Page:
Two leading London consultant obstetricians deplored the use of chorion villus sampling the new, earlier screening test for Down's syndrome on older women of no increased genetic risk.
Writing in the British Medical Journal, Richard Penketh and J. Malcolm Pearce of St. George's Hospital in London labelled the test "questionable" on any women, even those over 35, whose families do not have genetic disorders or a predisposition to Down's syndrome or spina bifida.Chorion villus sampling has been hailed as an improvement over the standard screening for Down's syndrome, amniocentesis, because it can be performed between eight and l2 weeks of pregnancy. It involves removing a small tissue sample from the chorion villi, where the embryo is joined to the placenta, either by going through the vagina or through the walls of the stomach. The sample is used to check for abnormalities such as Down's syndrome.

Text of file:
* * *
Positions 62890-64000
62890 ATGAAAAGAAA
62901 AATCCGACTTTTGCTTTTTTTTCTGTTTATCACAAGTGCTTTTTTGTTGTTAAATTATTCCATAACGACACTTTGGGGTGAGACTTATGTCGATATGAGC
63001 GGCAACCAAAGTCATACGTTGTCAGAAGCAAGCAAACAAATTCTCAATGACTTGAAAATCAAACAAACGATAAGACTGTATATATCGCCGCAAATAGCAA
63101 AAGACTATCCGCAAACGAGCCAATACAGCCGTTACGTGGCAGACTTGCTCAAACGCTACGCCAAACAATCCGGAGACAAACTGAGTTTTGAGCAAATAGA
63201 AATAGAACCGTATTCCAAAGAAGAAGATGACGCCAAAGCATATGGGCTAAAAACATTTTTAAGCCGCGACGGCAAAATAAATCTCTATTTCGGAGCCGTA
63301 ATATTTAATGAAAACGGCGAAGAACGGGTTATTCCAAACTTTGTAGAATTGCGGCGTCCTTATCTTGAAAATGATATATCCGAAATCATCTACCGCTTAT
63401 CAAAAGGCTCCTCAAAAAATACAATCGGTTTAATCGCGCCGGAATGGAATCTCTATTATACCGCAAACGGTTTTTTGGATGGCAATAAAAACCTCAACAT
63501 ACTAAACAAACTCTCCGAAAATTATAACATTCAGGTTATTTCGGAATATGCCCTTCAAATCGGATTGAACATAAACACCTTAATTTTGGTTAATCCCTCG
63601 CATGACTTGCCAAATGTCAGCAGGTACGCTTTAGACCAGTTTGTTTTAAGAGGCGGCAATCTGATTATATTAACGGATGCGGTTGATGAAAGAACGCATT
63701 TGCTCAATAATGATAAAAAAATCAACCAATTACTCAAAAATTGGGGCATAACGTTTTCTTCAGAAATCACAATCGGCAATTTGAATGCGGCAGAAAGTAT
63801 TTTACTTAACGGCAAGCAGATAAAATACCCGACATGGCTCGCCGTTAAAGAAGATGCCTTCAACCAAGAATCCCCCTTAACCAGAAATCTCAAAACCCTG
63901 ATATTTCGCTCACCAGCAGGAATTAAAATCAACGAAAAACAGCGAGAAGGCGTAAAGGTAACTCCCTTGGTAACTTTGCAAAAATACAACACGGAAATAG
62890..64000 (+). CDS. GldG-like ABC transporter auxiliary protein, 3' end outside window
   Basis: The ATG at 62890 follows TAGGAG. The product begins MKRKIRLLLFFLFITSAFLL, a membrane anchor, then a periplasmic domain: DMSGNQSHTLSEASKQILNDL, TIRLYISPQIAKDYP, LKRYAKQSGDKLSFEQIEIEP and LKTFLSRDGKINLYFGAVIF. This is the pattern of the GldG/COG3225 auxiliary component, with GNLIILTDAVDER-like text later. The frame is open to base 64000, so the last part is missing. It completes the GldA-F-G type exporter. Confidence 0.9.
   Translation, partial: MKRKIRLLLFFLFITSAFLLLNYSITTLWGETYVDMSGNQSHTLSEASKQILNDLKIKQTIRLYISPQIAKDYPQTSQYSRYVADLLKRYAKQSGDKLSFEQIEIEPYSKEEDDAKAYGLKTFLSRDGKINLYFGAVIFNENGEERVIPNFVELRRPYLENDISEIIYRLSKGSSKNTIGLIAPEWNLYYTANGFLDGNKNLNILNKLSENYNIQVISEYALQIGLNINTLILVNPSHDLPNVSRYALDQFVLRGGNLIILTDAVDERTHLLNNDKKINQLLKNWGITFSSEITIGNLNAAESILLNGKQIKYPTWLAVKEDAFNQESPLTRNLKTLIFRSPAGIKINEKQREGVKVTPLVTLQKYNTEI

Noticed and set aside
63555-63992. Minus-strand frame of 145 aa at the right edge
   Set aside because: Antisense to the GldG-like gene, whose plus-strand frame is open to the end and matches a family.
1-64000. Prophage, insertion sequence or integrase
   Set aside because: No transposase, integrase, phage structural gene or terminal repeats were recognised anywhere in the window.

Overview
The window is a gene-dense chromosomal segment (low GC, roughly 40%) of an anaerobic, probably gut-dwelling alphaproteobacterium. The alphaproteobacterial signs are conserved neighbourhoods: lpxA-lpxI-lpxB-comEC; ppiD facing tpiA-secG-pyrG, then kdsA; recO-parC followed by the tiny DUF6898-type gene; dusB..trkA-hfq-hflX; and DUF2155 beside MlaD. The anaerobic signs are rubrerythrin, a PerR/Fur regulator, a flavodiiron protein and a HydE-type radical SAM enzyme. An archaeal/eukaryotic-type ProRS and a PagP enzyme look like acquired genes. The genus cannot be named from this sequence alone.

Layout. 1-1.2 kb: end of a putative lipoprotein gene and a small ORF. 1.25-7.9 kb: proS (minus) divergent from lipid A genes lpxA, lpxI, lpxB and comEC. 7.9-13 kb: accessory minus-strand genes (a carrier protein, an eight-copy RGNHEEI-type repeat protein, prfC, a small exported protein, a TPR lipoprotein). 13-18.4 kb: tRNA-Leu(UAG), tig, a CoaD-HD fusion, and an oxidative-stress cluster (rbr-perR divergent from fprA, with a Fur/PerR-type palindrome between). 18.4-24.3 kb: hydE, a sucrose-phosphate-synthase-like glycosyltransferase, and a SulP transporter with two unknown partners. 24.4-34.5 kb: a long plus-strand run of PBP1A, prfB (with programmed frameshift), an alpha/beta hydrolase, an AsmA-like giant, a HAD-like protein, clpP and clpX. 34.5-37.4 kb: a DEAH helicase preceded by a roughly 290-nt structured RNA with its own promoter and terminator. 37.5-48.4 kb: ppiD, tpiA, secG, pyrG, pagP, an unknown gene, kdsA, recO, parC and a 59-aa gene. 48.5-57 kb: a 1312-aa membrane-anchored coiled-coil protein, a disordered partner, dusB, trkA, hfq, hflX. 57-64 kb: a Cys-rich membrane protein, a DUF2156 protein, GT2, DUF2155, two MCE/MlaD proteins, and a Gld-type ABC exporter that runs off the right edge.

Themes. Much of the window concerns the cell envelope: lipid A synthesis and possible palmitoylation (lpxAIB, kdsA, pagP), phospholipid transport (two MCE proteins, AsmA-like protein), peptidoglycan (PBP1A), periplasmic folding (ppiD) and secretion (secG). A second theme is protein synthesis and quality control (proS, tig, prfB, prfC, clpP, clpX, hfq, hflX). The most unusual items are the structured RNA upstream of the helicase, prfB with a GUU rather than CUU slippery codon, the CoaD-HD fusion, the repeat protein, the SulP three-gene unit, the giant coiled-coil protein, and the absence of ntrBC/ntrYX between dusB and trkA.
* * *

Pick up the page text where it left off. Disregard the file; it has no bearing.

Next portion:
Those families wishing to abort a foetus shown to have Down's could do so in the first trimester of pregnancy.
Penketh and Pearce pointed out that the new test carries a higher risk of miscarriage and a higher level of false positives than amniocentesis (anywhere from 2 to 30 per cent, depending on the study). When a chorion villus test comes back positive, "in most cases this still means undergoing amniocentesis to confirm a foetal chromosome state", they said. The authors believe there is a l per cent chance of such women needing to go through both invasive procedures, which further increase the likelihood of producing a miscarriage.
The test also increases your chances of having an abortion, claim the authors. Because it is conducted so early, it will pick up foetuses with chromosomal abnormalities, "many of which would abort naturally," they said.